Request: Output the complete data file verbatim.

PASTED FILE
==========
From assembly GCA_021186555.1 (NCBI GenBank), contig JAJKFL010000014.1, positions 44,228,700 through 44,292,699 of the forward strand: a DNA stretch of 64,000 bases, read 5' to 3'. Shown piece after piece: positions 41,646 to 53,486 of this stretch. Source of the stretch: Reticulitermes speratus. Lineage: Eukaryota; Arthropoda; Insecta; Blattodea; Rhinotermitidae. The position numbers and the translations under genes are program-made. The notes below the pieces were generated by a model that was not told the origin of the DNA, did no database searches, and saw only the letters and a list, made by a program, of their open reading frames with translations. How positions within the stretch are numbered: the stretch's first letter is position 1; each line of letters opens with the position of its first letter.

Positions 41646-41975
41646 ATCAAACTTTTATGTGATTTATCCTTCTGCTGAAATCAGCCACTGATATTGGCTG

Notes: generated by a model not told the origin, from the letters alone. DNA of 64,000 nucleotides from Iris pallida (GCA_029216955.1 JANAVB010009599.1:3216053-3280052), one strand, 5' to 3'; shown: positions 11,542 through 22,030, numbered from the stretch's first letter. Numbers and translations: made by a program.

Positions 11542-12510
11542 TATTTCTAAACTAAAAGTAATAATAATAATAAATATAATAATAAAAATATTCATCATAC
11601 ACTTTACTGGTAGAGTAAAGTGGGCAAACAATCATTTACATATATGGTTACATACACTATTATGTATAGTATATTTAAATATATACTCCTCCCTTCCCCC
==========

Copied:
From assembly GCA_021186555.1 (NCBI GenBank), contig JAJKFL010000014.1, positions 44,228,700 through 44,292,699 of the forward strand: a DNA stretch of 64,000 bases, read 5' to 3'. Shown piece after piece: positions 41,646 to 53,486 of this stretch. Source of the stretch: Reticulitermes speratus. Lineage: Eukaryota; Arthropoda; Insecta; Blattodea; Rhinotermitidae. The position numbers and the translations under genes are program-made. The notes below the pieces were generated by a model that was not told the origin of the DNA, did no database searches, and saw only the letters and a list, made by a program, of their open reading frames with translations. How positions within the stretch are numbered: the stretch's first letter is position 1; each line of letters opens with the position of its first letter.

Positions 41646-41975
41646 ATCAAACTTTTATGTGATTTATCCTTCTGCTGAAATCAGCCACTGATATTGGCTG

Notes: generated by a model not told the origin, from the letters alone. DNA of 64,000 nucleotides from Iris pallida (GCA_029216955.1 JANAVB010009599.1:3216053-3280052), one strand, 5' to 3'; shown: positions 11,542 through 22,030, numbered from the stretch's first letter. Numbers and translations: made by a program.

Positions 11542-12510
11542 TATTTCTAAACTAAAAGTAATAATAATAATAAATATAATAATAAAAATATTCATCATAC
11601 ACTTTACTGGTAGAGTAAAGTGGGCAAACAATCATTTACATATATGGTTACATACACTATTATGTATAGTATATTTAAATATATACTCCTCCCTTCCCCC